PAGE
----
THE survey reveals gender inequality persists even in Athena SWAN institutions

Even Athena SWAN holders have a way to go, THE workplace survey suggests. Chris Parr reports

February 20, 2014

Discrimination against women persists in the UK academy, even in institutions that have been recognised for their good employment practices, according to the 2014 Times Higher Education Best University Workplace Survey.

Of the survey’s 4,584 respondents, who hold academic, professional and support roles across the sector, 63 per cent agree or strongly agree with the statement “my university offers a fair and effective equal opportunities policy”, but more than one in three (37 per cent) do not.

Academics identifying themselves as arts and humanities scholars have the least confidence in their university’s approach to equal opportunities, with less than half (46 per cent) of the 4 respondents in these areas saying they felt their institution’s policy was up to scratch. Among the 218 academics working in medicine, veterinary medicine or dentistry, this figure rises to 62 per cent – the highest of any subject grouping.

However, it is in the 6,500-plus comments left by the survey’s many participants that more nuanced detail about difficulties faced by university employees is revealed.

“The promotion and reward structure discriminates against women,” writes one Russell Group arts and humanities academic. “Powerful men at the top exist in their own bubble, making often bad decisions without consultation.”

At a research-intensive university in northern England, one academic recalls being told she had failed to do enough work during maternity leave following the birth of her first child. Despite praising her institution for programmes that help women address “issues that result from having children”, she says it is still possible to be “harassed out of your academic career…by a single powerful woman with very fixed views about maternity leave”.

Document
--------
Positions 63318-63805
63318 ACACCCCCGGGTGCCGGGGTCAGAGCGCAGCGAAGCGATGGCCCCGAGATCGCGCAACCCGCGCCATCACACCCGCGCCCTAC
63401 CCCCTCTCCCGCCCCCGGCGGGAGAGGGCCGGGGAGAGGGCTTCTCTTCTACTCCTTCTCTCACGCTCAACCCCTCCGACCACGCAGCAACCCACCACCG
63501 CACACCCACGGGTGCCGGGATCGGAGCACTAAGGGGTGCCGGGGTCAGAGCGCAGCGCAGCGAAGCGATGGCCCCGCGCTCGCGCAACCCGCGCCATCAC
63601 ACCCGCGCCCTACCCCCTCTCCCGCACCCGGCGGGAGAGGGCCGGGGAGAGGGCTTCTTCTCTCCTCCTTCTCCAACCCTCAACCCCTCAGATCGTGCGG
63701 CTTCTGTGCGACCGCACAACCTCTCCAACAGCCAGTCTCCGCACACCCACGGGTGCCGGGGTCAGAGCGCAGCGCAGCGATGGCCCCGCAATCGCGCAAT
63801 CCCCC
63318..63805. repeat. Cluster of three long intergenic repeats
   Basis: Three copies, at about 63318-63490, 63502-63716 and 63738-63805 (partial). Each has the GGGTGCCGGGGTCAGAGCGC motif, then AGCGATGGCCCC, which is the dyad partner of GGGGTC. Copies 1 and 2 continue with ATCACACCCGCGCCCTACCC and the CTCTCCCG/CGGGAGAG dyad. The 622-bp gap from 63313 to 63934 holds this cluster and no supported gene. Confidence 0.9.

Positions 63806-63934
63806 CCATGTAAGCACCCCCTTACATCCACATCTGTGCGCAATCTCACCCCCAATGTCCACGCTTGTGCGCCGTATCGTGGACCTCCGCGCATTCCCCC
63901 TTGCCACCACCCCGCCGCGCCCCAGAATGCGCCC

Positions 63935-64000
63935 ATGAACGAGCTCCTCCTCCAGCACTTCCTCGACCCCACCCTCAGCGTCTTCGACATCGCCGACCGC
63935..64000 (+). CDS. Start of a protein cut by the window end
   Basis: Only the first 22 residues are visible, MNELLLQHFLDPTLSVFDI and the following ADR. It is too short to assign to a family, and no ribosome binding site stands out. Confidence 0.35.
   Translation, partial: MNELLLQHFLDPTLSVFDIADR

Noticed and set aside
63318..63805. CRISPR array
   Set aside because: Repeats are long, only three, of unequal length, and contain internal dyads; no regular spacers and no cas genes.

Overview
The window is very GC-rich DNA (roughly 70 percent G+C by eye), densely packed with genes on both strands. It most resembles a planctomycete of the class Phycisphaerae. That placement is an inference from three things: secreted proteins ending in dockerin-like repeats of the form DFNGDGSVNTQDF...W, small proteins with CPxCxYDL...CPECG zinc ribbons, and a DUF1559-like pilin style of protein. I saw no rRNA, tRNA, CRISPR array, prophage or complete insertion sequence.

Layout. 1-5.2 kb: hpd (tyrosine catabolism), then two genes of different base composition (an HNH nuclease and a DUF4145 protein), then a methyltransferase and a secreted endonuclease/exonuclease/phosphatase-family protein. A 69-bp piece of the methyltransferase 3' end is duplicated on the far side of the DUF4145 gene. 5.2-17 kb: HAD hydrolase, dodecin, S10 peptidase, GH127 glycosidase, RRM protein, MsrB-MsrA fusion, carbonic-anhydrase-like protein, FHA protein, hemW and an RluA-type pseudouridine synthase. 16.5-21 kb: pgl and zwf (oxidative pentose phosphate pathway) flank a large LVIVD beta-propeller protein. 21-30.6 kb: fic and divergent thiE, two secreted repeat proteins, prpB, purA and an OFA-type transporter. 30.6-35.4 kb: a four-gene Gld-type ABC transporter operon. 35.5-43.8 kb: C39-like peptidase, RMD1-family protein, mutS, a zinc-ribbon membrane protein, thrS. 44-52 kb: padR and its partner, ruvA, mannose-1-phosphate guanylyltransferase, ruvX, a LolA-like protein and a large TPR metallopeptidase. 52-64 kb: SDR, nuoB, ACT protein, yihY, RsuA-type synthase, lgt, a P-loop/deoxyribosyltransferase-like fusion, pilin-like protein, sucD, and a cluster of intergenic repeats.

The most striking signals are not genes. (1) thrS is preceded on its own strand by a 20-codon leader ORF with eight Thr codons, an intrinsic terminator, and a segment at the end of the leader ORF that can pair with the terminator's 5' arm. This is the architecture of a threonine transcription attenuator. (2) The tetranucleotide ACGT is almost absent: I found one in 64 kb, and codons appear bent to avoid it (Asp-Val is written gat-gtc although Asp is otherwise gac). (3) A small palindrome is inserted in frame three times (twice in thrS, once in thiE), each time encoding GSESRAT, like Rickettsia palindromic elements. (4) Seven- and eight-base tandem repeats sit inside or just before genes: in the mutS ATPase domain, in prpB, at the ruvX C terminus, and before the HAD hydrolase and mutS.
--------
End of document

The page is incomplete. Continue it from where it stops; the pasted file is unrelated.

Several complaints came from within universities holding Athena SWAN awards, which celebrate good employment practices for women in science, technology, engineering, maths and medicine.

“No one has ever asked the women in our school what they really want in terms of support,” said an academic at one such institution, while another alleged that their university does not consider how its policies “affect female professional support staff”.

David Ruebain, chief executive of the Equality Challenge Unit, which operates the Athena SWAN charter, said he was concerned by the comments.

“Even where awards are already held, holders need to continue to act on the key issues facing their staff if they are to renew or progress further.”

chris.parr@tsleducation.com

You've reached your article limit.

Register to continue

Registration is free and only takes a moment. Once registered you can read a total of 3 articles each month, plus:

  • Sign up for the editor's highlights
  • Receive World University Rankings news first
  • Get job alerts, shortlist jobs and save job searches
  • Participate in reader discussions and post comments
Register

Have your say

Log in or register to post comments

Featured Jobs

Most Commented

Daniel Mitchell illustration (29 June 2017)

Academics who think they can do the work of professional staff better than professional staff themselves are not showing the kind of respect they expect from others

celebrate, cheer, tef results

Emilie Murphy calls on those who challenged the teaching excellence framework methodology in the past to stop sharing their university ratings with pride

Senior academics at Teesside University put at risk of redundancy as summer break gets under way

Tef, results, gold, silver, bronze, teaching excellence framework

The results of the 2017 teaching excellence framework in full. Find out which universities were awarded gold, silver or bronze

Thorns and butterflies

Conditions that undermine the notion of scholarly vocation – relentless work, ubiquitous bureaucracy – can cause academics acute distress and spur them to quit, says Ruth Barcan